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I planned to fund my retirement with buy-to-let properties: does the Budget tax relief cut scupper this and what are the alternatives?



By Rachel Rickard Straus for  

I have buy-to-let properties that I was planning to use to fund my retirement. This seemed to me a good alternative to saving towards a traditional pension pot.

But I saw in the Chancellorís Budget that he is reducing the tax relief for loan interest on buy-to-lets.

Does this mean my retirement plan is no longer viable?

If so, what other alternatives are there to find a safe and productive home for my retirement savings? I donít really want to buy an annuity.

Profitable: The Chancellor has taken steps to cool the buy-to-let property market - so is it still a good option for a retirement income?

Profitable: The Chancellor has taken steps to cool the buy-to-let property market - so is it still a good option for a retirement income?

Rachel Rickard Straus of This is Money replies: Buy-to-let is proving an increasingly popular investment - particularly for a retirement income - and it's easy to see why.

Investors have always been drawn to the property market, which is not surprising given that the value of their own homes has soared by more than 210 per cent over two decades. 

Buy-to-let has particularly flourished as savings rates on the High Street have plummeted and payouts on pensions have fallen by a third and property values have risen. 

Since buy-to-let is treated as an investment, until now expenses could be claimed back - including mortgage interest payments. This perk is not available to owner-occupied homes.

Then on the flip side, as with other investments, capital gains tax would be payable when the property was sold - unlike in the case of owner-occupied homes.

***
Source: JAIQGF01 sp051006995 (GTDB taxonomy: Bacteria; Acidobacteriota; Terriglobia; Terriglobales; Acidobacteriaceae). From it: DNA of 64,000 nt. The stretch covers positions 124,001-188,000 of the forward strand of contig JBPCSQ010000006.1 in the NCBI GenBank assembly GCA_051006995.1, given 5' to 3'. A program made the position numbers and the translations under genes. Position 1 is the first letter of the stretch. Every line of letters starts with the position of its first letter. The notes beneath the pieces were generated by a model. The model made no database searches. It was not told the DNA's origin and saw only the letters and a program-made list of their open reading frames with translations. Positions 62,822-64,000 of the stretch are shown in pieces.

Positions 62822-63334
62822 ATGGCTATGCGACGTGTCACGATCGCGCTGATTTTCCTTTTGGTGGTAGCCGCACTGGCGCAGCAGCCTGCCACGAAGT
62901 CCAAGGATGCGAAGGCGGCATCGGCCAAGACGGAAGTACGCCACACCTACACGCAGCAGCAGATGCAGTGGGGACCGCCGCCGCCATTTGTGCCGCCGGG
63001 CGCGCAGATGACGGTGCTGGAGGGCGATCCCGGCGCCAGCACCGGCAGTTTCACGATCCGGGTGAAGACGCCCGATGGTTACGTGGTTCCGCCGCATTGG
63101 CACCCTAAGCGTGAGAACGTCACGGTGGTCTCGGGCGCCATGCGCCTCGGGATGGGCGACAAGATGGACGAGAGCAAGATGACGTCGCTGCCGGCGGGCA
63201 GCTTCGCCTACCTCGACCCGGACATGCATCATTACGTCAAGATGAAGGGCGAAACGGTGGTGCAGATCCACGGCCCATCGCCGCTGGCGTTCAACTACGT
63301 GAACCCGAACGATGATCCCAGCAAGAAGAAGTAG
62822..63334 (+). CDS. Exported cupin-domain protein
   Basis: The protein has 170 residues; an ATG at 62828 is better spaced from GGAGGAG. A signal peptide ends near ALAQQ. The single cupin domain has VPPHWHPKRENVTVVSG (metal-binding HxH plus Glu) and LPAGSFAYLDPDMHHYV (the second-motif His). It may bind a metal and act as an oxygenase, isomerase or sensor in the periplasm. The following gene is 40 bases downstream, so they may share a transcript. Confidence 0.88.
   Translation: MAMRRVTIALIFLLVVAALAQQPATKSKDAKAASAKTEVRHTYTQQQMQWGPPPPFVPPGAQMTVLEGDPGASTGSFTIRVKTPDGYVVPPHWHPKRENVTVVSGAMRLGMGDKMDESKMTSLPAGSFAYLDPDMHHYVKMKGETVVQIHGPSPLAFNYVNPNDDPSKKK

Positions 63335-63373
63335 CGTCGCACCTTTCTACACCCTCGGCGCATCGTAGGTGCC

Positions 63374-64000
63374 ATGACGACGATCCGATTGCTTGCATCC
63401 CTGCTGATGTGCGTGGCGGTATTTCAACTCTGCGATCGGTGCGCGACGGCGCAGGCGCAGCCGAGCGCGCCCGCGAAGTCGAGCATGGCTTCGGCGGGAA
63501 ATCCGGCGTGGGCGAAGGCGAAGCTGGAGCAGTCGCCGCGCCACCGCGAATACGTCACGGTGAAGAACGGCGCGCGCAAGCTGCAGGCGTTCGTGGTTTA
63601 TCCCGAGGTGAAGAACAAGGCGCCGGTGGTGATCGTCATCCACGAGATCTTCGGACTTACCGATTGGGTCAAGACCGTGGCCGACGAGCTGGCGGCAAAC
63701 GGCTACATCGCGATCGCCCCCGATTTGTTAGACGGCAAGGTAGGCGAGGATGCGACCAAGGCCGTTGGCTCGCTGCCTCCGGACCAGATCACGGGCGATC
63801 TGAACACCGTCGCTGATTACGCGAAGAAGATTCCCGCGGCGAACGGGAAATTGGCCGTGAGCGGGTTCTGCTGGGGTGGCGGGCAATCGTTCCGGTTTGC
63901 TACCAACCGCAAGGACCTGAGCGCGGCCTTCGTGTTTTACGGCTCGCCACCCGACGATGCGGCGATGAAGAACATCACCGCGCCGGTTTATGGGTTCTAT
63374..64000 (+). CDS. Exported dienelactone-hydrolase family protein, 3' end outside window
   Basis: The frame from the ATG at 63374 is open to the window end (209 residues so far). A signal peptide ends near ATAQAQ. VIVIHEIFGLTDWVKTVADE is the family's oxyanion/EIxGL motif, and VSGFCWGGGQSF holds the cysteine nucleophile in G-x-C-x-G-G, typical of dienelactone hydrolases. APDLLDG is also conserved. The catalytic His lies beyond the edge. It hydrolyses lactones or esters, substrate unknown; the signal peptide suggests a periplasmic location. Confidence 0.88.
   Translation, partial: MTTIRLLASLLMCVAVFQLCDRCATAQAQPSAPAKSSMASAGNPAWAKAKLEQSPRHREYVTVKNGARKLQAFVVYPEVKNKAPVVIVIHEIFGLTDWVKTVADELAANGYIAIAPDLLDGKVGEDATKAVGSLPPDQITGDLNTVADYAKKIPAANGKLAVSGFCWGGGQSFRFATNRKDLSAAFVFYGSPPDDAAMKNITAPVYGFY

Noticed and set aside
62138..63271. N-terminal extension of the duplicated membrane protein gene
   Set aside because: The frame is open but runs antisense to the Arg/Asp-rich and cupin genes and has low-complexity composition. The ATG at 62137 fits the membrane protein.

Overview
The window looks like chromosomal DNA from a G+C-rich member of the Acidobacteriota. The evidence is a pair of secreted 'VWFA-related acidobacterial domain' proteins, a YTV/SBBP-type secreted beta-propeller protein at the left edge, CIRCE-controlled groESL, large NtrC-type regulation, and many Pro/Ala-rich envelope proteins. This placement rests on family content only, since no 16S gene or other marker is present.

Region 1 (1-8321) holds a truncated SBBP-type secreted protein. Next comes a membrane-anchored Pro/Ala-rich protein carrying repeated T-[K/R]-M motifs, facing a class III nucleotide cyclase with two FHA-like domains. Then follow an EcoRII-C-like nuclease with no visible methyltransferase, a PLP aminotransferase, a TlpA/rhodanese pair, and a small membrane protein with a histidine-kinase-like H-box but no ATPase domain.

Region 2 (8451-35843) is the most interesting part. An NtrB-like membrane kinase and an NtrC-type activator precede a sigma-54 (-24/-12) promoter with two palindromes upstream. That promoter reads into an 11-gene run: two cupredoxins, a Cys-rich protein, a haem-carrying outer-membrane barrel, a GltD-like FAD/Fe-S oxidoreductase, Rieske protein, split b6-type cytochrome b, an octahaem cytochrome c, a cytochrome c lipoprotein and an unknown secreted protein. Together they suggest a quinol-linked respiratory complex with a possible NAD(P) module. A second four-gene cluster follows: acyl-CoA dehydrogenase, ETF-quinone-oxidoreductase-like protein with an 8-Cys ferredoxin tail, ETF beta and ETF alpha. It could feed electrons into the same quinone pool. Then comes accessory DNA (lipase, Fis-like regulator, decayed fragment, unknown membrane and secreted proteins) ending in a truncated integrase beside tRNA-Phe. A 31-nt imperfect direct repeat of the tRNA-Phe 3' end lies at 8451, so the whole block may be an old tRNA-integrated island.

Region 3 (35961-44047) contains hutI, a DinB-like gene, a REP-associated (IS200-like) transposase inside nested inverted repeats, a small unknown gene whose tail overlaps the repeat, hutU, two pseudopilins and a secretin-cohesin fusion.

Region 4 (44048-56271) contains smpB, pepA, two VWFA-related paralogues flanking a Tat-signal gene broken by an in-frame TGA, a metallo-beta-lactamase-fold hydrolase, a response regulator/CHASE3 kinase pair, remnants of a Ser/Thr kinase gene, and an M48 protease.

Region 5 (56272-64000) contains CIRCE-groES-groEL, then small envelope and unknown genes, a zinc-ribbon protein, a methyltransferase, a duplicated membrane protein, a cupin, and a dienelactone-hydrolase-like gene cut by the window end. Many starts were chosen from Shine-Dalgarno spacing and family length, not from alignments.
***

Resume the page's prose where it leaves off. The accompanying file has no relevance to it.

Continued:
However as the Treasury and Bank of England have started to raise concerns about the popularity of buy-to-let, the Chancellor took measures in the Budget earlier this month to cool the market down. 
The amount of mortgage interest landlords can claim as relief will be set at the basic rate of tax Ė currently 20 per cent.

This change will be phased in over a four-year period from April 2017. Currently, landlords can claim tax relief on monthly interest repayments at the top level of tax they pay.

The profitability of buy-to-let depends on the margin between expenses paid out - including the mortgage interest - and the rental yields earned. For those who see the margin shrink, buy-to-let becomes a less attractive prospect.

So as the Treasury starts to reduce tax relief on mortgage interest for higher-rate taxpayers, buy-to-let is likely to become less profitable for some.

I asked an accountant whether buy-to-let is still viable as an income for your retirement. 

Lynne Rowland, tax partner with accountants Kingston Smith replies: Ever since Gordon Brown started the raid on UK pension funds by removing the ability to reclaim tax credits on dividends, pension tax relief has been gradually eroded.

Final salary pension funds are today a rare commodity and introduction of lifetime and annual allowances has resulted in many people reaching the upper maximum on their potential pension investment and seeking alternatives.

Bricks and mortar in the form of residential property for letting purposes has proved extremely popular and can provide a decent income supplement for property owners.

The ability to set any loan interest on a mortgage used to acquire the property as an expense against the income earned, has made the income generated doubly attractive as it effectively provides a measure of tax relief not enjoyed if you have a mortgage on your family home.


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